HOUSTON — Making his third Major League start Friday, Tigers right-hander Beau Brieske came fairly close to replicating a formula that led Detroit to a victory over the Dodgers in his last outing. But at Minute Maid Park, the Astros made him pay for two early mistakes with back-to-back home runs, and held on for a 3-2 win.
The Tigers (8-17) have lost three straight games, while the Astros (16-11) have won five straight.
“I think there’s some good and some bad to take from it,” Brieske said. “I didn’t make pitches when I needed to.”
When Brieske started at Dodger Stadium on April 30, he allowed three hits and one run in five innings during Detroit’s 5-1 win. The Dodgers whiffed only three times in 43 swings against him and struck out just three times, but Mookie Betts’ leadoff homer was the only run. Brieske’s command was tight, and he gave up no hits with a runner on base.
On Friday, Brieske allowed five hits and again struck out three in five innings. The average exit velocity, per Baseball Savant, was 87.8 mph — very similar to the 86.9 mph in Los Angeles. The difference, however, was a quick three-batter span with two outs in the second inning.
Jeremy Peña blooped a two-strike hit into shallow left field and hustled it into a double. Two pitches later, Chas McCormick barreled an elevated fastball 408 feet to deep left-center, giving Houston a 2-1 lead. Three pitches later, Martín Maldonado blasted another fastball on the plate’s outer half to deep right, extending the lead to 3-1.
“It started with the hustle double from Peña,” Tigers manager A.J. Hinch said. “The momentum team that these guys can be, things got a little bit fast for him [Brieske], and they came up and did damage.”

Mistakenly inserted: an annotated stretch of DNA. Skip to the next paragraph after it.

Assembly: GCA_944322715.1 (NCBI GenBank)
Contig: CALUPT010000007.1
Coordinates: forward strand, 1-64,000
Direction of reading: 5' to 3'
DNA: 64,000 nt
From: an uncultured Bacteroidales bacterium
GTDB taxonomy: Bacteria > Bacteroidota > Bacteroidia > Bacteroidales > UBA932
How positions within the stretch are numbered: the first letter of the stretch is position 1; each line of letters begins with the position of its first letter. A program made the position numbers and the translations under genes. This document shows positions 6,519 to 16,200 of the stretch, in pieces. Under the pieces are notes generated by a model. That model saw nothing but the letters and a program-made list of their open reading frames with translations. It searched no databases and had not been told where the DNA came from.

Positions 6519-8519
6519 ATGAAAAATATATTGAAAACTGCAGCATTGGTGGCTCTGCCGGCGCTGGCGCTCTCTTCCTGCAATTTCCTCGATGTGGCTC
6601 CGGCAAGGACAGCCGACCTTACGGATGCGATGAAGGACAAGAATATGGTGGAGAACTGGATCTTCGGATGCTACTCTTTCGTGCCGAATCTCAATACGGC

“I felt like it was a decent pitch, but it was probably the wrong pitch [to McCormick],” Brieske said. “They came in with a good plan, and they were jumping my fastball, which kind of surprised me. The last two outings, I felt like I didn’t have guys being as aggressive on the heater and trying to ambush it.”
Just like that, damage was done, and the Tigers couldn’t claw back versus talented Astros right-hander Luis Garcia — who allowed just two hits over seven suffocating innings. Garcia struck out nine Detroit hitters, matching his career high, and the Tigers whiffed 17 times on 45 swings against him.
For Brieske — ranked by MLB Pipeline as the Tigers’ No. 22 prospect — it was a start that in some ways showed promise. He forced four more whiffs than he did in Los Angeles, and he retired 9 of the final 11 Astros he faced over three shutout innings. Yordan Alvarez, Yuli Gurriel and Kyle Tucker — three feared names in the middle of Houston’s loaded lineup — combined to go 0-for-8 against him with three strikeouts.
“I started landing breaking balls in the zone, to make them respect it,” Brieske said. “I was also babying my changeup early in the game and I started to get a better feel for that, which opened up the rest of my arsenal. The key is continuing to learn the way I need to mix [pitches] to get guys out and keep them off balance, consistently.”
Ultimately, that brief lapse versus Houston’s No. 8 and No. 9 hitters — and in Maldonado’s case, a .088 hitter this season — was enough to lose.
“That’s the separators in good outings, to bad outings, to average outings,” Brieske said. “You can make a good pitch and a guy gets a double, but if I get the next guy, it’s not a big deal. We get a zero, and I get back in the dugout. I’ve just got to bear down there.”
At the plate, the Tigers scored twice early on RBI groundouts by Tucker Barnhart and Jeimer Candelario. But unlike the Astros, who hit for power, Detroit had no extra-base hits. The Tigers were 0-for-8 with runners in scoring position, and Detroit’s final 21 hitters were retired in order.
“We’ve tried to tell them not to make everything up in one swing,” Hinch said. “Guys want to do too much. The work is being put in, but the results aren’t on the field yet.”
That led to Brieske absorbing a tough loss on the road versus the defending American League champions, even on a night with some positive takeaways.
“I found a good mix later in the outing,” he said. “I finished stronger than I started, so I’m happy with that. But I can be better, and I need to be better.”